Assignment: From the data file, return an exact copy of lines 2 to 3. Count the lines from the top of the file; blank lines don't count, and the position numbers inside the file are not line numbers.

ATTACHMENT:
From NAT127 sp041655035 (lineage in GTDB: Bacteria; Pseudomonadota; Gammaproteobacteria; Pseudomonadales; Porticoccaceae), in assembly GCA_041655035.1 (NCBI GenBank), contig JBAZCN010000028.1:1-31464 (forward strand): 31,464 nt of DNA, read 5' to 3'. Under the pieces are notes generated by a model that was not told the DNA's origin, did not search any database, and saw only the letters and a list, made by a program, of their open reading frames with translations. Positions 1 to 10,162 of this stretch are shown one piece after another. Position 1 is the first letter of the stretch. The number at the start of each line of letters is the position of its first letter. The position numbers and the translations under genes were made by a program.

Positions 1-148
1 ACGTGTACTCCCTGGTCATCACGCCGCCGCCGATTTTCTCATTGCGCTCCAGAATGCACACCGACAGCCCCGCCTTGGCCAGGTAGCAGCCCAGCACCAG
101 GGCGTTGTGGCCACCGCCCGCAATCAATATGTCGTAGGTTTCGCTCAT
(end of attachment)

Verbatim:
Positions 1-148
1 ACGTGTACTCCCTGGTCATCACGCCGCCGCCGATTTTCTCATTGCGCTCCAGAATGCACACCGACAGCCCCGCCTTGGCCAGGTAGCAGCCCAGCACCAG